A book could be written about the history of horseshoe nails, but the intent here is to clarify some aspects and characteristics about today’s horseshoe nails and the way they are produced.
Iron nails for holding horseshoes are found as early as 500 B.C. by the Celts in Britain. In the 1700’s horseshoe nails were hand-made by Journeyman Nailers. From the mid 1700’s to early 1800’s nails were produced in a variety of machinery. Typically all these machines used heated iron or steel in their production process. The development of better steel wire in the late 1800’s eventually allowed the development of cold forging processes where the horseshoe nail could be produced without having to heat the base material before forming the nail.
Current Processes & Nail Brands
Today, horseshoe nails sold in the North American market are produced by three distinct methods:
- Rolling Process: Vector, Izumi, Capewell, Cooper, Delta (yellow box), Save-Edge
- Forging Process: Liberty, Mustad, Equiclavo, Naula, Mondial, Delta (gray box) March & Max (same manufacturer)
- Stamping Process: Australian Nails (no longer in production)
Rolling machines were first developed in the late 1800’s. The process to form the nails consists of a wire of a specific cross section being fed to a machine that has eight consecutive sets of roller dies that form the shank of the nail from that blank piece of wire. The process is very gradual in forming the shank of the nail. Subsequent steps in the same machine will form the bevel and the point of the nail. The head of the nail is the last step before exiting the machine.
In the forging process the nail blank is formed in a machine called a swedging machine. In this machine, wire of a specific cross section is fed through one set of swedging hammers that work simultaneously on all four sides of the wire while the wire is advanced through the striking point. Three or two distinct simultaneous die blows, depending on the machine design, form the shank of the nail. The process in this machine to form the shank and also the displacement of the material is much faster than rolling. The blanks out of this machine are then fed into a different machine to finish the heads and to make points of the nail.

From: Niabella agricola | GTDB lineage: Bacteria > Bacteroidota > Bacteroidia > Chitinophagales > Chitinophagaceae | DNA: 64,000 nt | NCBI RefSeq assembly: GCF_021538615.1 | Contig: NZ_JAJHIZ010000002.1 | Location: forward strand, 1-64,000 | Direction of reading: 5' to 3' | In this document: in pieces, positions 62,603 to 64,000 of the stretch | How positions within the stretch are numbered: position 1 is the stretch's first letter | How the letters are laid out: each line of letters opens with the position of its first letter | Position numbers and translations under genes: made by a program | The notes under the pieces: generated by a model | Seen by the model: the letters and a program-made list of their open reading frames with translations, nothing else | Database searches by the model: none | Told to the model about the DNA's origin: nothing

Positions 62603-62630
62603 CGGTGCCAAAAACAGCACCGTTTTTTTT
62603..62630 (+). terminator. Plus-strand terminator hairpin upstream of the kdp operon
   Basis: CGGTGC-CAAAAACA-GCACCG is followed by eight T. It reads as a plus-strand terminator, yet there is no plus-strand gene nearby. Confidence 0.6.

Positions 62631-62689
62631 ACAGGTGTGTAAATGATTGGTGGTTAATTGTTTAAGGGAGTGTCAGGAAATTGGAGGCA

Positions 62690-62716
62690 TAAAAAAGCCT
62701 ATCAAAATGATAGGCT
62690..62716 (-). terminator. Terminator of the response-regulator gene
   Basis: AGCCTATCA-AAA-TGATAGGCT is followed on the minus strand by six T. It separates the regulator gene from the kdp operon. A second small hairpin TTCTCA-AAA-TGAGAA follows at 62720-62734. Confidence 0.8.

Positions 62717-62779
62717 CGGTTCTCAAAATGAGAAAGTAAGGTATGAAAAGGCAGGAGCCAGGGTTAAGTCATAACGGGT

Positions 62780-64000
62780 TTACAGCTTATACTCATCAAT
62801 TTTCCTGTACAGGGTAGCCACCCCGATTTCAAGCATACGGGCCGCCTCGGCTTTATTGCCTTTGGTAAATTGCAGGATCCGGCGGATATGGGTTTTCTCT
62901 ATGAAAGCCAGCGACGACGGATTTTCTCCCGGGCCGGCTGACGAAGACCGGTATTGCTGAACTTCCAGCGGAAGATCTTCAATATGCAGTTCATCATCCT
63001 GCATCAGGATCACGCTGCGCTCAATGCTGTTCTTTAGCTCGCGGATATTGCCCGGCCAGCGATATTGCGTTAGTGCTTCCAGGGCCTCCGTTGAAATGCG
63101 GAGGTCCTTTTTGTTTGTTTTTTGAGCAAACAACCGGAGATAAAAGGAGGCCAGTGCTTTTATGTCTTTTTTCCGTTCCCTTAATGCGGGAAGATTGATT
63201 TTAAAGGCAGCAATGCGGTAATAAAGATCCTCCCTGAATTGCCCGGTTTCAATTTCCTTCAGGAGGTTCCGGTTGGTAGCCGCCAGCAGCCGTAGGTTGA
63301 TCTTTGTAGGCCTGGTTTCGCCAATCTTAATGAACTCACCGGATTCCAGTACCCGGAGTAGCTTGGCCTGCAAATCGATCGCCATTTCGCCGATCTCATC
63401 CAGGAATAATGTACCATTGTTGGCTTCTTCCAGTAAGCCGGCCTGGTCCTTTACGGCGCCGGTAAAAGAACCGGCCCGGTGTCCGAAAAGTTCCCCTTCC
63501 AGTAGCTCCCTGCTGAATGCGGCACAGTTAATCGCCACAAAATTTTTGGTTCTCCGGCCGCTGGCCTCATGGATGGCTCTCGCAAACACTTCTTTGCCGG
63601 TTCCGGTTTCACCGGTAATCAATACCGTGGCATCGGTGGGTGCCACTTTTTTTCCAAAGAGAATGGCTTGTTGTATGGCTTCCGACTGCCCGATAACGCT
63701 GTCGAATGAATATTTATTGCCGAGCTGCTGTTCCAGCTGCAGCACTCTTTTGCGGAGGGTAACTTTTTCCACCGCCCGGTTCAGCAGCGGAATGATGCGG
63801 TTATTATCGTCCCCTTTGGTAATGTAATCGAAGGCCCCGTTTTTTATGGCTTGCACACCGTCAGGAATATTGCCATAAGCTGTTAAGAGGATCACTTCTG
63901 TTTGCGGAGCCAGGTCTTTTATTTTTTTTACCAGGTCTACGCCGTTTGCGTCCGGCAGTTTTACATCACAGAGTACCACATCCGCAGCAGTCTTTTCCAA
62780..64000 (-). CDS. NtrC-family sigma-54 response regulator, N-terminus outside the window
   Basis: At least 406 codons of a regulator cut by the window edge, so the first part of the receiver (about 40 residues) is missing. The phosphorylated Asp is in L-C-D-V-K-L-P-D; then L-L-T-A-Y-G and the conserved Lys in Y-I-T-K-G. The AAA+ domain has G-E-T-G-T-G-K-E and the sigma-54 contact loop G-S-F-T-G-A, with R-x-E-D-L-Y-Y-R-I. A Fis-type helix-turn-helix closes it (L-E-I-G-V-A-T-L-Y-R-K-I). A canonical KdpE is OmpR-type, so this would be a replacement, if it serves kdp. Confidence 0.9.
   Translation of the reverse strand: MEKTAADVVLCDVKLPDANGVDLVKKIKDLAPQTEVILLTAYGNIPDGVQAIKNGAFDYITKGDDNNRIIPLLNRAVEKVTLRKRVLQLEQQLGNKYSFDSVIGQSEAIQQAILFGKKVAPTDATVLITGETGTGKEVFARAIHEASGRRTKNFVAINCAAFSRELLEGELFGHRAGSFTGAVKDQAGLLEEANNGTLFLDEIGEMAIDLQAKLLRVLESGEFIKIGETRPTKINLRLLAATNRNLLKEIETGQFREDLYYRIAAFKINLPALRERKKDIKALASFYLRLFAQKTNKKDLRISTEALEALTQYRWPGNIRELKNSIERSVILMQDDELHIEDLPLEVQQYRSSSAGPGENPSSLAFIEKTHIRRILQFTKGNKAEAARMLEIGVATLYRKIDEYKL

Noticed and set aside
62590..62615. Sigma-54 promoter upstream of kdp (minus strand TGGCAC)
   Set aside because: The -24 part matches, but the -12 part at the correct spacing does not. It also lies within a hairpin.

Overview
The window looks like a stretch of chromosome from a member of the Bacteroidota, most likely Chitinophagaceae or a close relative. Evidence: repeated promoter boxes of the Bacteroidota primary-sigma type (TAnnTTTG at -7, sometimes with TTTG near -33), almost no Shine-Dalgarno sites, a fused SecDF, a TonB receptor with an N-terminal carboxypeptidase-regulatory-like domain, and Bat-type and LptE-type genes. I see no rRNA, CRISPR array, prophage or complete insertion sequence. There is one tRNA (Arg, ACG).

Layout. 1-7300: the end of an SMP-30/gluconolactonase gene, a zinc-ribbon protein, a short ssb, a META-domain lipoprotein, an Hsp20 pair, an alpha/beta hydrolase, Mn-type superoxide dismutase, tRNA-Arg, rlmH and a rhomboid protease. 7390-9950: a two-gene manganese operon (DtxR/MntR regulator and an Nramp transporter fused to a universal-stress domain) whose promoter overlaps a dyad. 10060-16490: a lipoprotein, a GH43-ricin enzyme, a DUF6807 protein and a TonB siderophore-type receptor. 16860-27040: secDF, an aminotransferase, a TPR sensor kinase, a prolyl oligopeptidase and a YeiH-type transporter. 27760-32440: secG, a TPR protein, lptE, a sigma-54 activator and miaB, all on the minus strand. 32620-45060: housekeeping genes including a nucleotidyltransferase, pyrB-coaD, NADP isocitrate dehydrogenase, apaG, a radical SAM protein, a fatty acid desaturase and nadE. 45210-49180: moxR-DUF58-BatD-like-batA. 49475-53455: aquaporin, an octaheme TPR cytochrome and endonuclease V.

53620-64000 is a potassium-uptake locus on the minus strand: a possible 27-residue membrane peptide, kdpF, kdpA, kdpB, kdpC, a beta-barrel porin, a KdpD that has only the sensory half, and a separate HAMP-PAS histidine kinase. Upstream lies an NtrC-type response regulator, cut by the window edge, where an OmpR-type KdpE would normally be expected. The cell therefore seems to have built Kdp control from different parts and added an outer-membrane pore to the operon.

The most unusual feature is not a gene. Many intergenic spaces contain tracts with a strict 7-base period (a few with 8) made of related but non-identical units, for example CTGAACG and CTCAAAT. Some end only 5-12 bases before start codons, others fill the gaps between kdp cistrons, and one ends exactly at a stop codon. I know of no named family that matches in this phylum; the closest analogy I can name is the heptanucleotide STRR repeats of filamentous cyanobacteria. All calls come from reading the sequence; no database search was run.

In the stamping process the nails are made from sheet metal in large stamping presses with a progressive stamping die. In this process a strip of sheet metal advances in timed steps through a complex die that gradually forms the entire nail. In the ending step the nail is cut out of the sheet of metal. This process also requires the finished product to be heat treated so that the end product has the necessary metallurgical properties to perform correctly and to homogenize the material and release the inherent stress of this process. One can notice the shear marks left on the sides of these nails by the cutting dies.
The final product produced by these three different methods produce a product that is very similar in appearance, but field results and lab results show that the products are very distinct in their physical properties. From the metallurgical point of view the rolling process produces the strongest nail of these three processes. The reason for this is the shank of the nail is gradually drawn resulting in a much more uniform granular microstructure. This gradual drawing of the shank increases the tensile strength of the final product. This can also be attested by the practical fact that rolled nails can be produced in very narrow shank sections and the resulting nail is still capable of holding the shoe to the horse’s feet.